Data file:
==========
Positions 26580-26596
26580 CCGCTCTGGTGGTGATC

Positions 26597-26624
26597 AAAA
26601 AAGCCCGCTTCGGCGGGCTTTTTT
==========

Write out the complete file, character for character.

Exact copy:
Positions 26580-26596
26580 CCGCTCTGGTGGTGATC

Positions 26597-26624
26597 AAAA
26601 AAGCCCGCTTCGGCGGGCTTTTTT